And you have chosen me because Sefior Renard
has my sister in his hand.

Who would not choose to be the friend
of the youngest and most beautiful princess

in the whole of Europe?

Your master, the French King.

For he has chosen the young Scottish queen
and he has her safe in France.

Your Grace, that lady is a child who will be content
to rule France when her time comes.

Well put.

When you write your secret letters to France,

tell His Majesty we must all be content
with our lot and thank God for it.

COURTIERS: God save Queen Mary!

—I thank you, my good people.

I am your loving sister and queen.

We have been through many perils together.
Will you serve me truly?

With all my heart.

God save the princess Elizabeth!

Where is that gentleman? Who is it?

—Sir Thomas Wyatt.
—Send him from the court!

We will speak privately!


There will be no peace until Elizabeth is banished.

She is clever, and the people love her.

She has a spirit full of incantation.

Her mother Boleyn was a witch and a whore

and to my eternal shame,
I had some dealings in the divorce.

Now in my old age,
I repent and would do all I can to make amends.

When I look at them together,

I see Catherine of blessed memory,

and I see the witch Boleyn
tormenting her to the grave.

Why am I hated?

—You are loved.
—I am merciful.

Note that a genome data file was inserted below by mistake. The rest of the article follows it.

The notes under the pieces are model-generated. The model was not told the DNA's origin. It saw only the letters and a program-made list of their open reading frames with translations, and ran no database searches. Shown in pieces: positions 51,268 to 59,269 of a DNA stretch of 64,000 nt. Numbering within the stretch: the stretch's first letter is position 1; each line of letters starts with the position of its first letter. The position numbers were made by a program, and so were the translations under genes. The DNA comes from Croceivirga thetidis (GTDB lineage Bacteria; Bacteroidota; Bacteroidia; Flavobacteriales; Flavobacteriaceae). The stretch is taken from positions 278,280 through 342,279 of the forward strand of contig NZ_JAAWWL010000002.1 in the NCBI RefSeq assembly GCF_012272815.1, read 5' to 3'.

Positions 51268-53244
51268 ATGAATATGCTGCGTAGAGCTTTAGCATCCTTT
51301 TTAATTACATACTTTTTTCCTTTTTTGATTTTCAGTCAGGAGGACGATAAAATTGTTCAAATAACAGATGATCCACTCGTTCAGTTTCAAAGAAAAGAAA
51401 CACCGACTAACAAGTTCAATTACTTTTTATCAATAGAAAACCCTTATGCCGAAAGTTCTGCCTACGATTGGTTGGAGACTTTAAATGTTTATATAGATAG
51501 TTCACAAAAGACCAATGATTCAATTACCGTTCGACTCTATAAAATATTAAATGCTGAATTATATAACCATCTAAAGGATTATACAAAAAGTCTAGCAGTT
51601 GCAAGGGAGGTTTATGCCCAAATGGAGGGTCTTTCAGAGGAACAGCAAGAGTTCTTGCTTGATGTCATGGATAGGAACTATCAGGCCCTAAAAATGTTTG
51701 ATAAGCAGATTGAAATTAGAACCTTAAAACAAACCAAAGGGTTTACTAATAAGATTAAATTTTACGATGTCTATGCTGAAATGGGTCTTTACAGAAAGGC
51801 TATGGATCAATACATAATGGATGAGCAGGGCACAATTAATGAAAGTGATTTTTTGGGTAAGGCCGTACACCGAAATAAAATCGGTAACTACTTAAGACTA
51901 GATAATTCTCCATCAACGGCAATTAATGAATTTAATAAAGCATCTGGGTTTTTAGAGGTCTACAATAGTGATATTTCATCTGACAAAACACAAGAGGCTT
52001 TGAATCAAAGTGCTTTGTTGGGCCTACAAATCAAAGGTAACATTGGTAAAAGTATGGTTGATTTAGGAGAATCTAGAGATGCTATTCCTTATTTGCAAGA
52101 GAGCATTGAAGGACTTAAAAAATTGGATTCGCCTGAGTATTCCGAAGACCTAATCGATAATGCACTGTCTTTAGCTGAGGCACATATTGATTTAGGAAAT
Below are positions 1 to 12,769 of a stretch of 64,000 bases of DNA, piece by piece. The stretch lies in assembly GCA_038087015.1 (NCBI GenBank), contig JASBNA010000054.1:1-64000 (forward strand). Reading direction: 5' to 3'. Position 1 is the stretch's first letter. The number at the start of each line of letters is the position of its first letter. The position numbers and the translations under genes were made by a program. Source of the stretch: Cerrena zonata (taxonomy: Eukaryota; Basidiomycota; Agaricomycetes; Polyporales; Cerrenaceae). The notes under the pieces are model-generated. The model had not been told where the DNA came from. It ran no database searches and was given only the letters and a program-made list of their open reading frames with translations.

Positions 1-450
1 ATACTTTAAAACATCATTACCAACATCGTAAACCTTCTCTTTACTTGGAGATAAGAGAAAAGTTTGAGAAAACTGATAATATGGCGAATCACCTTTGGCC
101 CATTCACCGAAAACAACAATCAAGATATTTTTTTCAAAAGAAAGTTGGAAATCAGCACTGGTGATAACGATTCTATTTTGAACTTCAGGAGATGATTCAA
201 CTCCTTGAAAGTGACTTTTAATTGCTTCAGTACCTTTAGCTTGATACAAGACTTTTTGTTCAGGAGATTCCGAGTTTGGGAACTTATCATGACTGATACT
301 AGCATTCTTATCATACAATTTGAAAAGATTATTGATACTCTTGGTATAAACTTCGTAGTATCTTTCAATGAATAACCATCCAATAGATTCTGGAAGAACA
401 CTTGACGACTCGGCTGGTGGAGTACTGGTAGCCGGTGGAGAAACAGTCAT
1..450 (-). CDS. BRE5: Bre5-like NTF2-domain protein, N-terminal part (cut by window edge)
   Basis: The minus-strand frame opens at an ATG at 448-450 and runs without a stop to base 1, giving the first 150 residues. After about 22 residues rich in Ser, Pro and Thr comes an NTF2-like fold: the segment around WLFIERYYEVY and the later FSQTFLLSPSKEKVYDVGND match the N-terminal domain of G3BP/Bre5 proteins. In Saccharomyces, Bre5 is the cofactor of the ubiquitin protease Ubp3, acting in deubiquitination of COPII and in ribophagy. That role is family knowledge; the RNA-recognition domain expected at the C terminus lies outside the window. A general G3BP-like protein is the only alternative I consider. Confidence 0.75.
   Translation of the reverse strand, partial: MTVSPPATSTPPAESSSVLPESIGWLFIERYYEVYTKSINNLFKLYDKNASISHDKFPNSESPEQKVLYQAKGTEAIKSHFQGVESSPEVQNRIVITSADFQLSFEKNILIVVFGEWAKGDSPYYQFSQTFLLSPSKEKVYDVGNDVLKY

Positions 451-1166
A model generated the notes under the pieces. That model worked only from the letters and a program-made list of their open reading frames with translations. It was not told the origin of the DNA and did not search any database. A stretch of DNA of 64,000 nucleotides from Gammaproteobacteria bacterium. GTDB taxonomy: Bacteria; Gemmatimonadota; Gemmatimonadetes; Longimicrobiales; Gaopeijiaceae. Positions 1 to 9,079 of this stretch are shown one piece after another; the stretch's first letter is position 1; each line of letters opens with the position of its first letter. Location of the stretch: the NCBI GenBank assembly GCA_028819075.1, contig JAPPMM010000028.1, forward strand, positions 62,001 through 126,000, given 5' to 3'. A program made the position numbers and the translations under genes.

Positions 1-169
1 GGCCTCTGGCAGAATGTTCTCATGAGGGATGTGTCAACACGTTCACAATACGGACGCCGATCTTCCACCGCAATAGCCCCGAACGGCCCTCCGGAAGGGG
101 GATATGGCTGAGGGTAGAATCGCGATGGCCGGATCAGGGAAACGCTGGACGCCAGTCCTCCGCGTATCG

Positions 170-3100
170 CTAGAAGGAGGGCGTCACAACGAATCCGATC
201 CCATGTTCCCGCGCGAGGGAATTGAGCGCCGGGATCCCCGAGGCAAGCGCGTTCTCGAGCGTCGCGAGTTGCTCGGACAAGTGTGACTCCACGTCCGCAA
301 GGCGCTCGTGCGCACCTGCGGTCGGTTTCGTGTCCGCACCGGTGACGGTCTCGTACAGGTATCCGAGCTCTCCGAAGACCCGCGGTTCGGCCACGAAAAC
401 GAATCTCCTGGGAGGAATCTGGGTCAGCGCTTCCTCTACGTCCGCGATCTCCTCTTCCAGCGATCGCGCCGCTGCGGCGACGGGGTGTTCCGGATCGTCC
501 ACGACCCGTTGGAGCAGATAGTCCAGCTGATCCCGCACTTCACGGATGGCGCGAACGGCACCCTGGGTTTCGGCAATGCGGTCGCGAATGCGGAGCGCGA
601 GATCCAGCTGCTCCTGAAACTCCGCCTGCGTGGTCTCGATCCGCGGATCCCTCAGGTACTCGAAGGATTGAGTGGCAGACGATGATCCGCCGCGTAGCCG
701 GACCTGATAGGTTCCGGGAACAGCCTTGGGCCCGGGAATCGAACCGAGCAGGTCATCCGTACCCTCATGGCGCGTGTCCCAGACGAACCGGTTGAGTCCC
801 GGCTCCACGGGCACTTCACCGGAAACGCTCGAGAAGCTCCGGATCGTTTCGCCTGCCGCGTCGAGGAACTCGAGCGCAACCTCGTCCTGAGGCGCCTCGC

I have spared Lady Jane and her lord.
I will spare Cranmer if he recants.

I condemned Northumberland with regret.

The people support you.
They ousted Northumberland for you.

The people are glad that I'm old enough to die
in time for you to become queen.

I am your loyal servant, sister. I want nothing.

—Then you will obey me.
—With all my heart.

I have ordered the celebration of a requiem Mass
in memory of our brother the late King.

—Will you go with me?

I was taught to serve God first,
and then the King.

Sister, I have been in peril under two kings.
I know the shifts you make.

—You cannot deceive me with clever words.
—Let me leave the court, Your Grace.

No. You will give a focus to my enemies.

Mary, I am your loving sister, your loyal subject.

—I will serve you with heart, with body, with goods.
—In the true religion?

I was brought up another way. I beg you
to leave the use of my conscience to myself.

A private man may have the use of his conscience.

My sister may not,
to give heart to every heretic in the land.

Madam, in the reign of our late brother, you were
brought before the Council to deny your beliefs.

You defied the Council but you were not punished.